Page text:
Last Saturday marked seven years since the Bank of England cut their interest rates to a record low of 0.5%.
While this isn’t great for those savings accounts, it is good news for those who are seeking mortgages!
The continued low rates have led to a price war amongst the major lenders, which could wind up saving borrowers hundreds of pounds a year.
The average mortgage rate has fallen by about a third since rates were slashed, with monthly repayments falling by £270 on an average mortgage of £200,000.
Mortgage rates hit an all time high back in 2008, but have continued to steadily fall ever since due to the global recession.
The current record low for a two-year fixed mortgage is 1.05%, set by the Post Office in August of last year, although this could be broken and we could see mortgage rates fall below 1% soon.
In the last couple of weeks we’ve already seen the Yorkshire Building Society cut their two-year fixed rate to 1.14% and the country’s biggest mortgage lender Halifax cut its own two-year rate to 1.64%.
First Direct are also offering extremely low rates with a 1.15% two-year deal, and 2.89% for ten-years which shows that rates are set to fall across the full range of mortgages, even the longer term deals.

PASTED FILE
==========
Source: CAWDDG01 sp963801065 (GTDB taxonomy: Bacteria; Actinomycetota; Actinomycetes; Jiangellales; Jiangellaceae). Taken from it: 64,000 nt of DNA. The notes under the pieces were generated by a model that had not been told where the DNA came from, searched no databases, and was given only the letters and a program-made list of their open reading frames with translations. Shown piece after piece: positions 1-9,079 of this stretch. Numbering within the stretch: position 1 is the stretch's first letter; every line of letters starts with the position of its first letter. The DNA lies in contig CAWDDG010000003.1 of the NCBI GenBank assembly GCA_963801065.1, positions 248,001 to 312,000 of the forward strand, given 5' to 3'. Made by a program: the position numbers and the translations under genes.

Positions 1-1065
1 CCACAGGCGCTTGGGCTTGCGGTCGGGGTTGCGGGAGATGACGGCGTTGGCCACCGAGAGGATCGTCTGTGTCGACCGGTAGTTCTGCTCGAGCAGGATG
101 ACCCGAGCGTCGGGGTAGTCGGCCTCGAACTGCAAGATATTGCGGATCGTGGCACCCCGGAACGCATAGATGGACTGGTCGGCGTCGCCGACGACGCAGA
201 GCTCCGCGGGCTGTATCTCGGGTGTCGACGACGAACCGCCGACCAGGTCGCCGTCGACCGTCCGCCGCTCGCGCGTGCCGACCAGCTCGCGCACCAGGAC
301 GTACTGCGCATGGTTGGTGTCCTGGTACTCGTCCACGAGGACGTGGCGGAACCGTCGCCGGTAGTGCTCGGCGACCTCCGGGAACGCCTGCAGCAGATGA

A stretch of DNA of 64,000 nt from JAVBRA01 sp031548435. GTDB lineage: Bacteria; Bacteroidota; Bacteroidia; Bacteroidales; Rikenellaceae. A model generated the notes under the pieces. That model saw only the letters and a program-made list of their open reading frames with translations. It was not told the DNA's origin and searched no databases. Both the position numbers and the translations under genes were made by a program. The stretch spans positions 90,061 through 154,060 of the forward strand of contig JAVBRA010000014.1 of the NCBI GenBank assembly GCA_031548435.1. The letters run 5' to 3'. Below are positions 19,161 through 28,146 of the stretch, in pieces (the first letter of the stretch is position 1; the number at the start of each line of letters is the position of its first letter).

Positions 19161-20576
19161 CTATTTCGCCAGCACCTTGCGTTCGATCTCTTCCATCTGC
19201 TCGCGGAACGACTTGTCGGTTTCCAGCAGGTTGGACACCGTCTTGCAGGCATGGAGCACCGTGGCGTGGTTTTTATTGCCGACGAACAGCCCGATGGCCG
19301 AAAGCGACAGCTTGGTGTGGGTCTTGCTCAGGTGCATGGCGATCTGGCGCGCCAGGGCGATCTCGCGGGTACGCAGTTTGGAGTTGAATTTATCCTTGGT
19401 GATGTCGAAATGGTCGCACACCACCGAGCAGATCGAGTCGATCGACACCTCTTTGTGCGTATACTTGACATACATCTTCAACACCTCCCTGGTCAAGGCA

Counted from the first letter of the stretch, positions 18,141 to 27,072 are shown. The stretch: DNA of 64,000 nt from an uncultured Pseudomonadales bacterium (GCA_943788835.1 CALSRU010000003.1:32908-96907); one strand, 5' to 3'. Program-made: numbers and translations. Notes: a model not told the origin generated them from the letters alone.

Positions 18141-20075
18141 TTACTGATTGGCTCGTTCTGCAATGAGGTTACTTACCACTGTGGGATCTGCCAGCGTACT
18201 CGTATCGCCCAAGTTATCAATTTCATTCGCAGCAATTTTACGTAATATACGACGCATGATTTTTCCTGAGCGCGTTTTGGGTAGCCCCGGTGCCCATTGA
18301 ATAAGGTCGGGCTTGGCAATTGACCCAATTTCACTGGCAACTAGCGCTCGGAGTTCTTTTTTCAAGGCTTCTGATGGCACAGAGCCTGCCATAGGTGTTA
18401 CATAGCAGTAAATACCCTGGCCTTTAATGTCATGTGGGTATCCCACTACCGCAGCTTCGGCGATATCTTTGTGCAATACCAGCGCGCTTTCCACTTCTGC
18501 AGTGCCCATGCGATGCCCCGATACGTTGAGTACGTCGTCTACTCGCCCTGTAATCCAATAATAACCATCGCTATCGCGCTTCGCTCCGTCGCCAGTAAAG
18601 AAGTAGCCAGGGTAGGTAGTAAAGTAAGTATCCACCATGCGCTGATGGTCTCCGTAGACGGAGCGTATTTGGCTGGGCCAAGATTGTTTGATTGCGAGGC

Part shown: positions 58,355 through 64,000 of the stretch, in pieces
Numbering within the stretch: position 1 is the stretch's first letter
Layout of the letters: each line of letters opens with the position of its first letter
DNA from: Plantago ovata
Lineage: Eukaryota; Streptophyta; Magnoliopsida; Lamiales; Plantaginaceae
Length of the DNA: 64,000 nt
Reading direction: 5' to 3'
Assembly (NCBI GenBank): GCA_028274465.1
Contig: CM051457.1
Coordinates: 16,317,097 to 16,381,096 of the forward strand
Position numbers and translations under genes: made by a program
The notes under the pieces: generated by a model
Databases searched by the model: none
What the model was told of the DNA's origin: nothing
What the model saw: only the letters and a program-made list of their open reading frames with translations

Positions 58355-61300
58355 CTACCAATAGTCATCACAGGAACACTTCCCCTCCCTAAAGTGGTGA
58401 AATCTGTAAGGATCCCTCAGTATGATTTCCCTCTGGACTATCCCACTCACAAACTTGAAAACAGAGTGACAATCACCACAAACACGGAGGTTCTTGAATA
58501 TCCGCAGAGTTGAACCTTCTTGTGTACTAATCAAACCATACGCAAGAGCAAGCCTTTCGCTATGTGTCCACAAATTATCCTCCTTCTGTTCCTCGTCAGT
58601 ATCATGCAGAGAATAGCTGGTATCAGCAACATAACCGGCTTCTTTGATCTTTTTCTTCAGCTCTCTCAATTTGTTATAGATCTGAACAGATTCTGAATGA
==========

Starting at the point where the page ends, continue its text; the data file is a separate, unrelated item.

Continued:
According to the Bank of England, the average rate for a two-year mortgage is 1.95%, while a five-year rate is just 2.77%.
To put these numbers into some context, the average rate on a two-year deal in 2008 was 6.75%, meaning monthly repayments nowadays could be as much as 50% less.
While this is all great news to borrowers, it is important to note that lenders are making mortgages harder to qualify for.
Under new rules brought in in 2014, borrowers now have their finances scrutinised more than ever, which you can learn more about in this BBC article.
It’s also worth noting that at some point, the 0.5% interest rate is sure to rise, so make the most of it while it lasts!
One the whole though, there’s no sign that these mortgage rate cuts are likely to slow down, making it as good a time as any to make the jump and look into securing your first mortgage.
If you decide it’s something you want to look into, make sure you get in touch with one of our experts for free, impartial advice from across the market to find the deal that’s right for you.
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